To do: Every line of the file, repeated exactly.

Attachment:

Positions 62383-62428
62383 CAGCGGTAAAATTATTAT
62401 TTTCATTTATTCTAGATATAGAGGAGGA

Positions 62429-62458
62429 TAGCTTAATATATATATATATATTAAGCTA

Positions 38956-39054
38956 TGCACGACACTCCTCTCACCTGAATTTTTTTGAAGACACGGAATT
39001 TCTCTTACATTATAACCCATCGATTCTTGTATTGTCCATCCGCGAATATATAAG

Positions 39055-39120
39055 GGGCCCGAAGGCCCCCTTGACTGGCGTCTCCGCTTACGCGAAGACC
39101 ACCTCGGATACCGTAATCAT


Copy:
Positions 62383-62428
62383 CAGCGGTAAAATTATTAT
62401 TTTCATTTATTCTAGATATAGAGGAGGA

Positions 62429-62458
62429 TAGCTTAATATATATATATATATTAAGCTA

Positions 38956-39054
38956 TGCACGACACTCCTCTCACCTGAATTTTTTTGAAGACACGGAATT
39001 TCTCTTACATTATAACCCATCGATTCTTGTATTGTCCATCCGCGAATATATAAG

Positions 39055-39120
39055 GGGCCCGAAGGCCCCCTTGACTGGCGTCTCCGCTTACGCGAAGACC
39101 ACCTCGGATACCGTAATCAT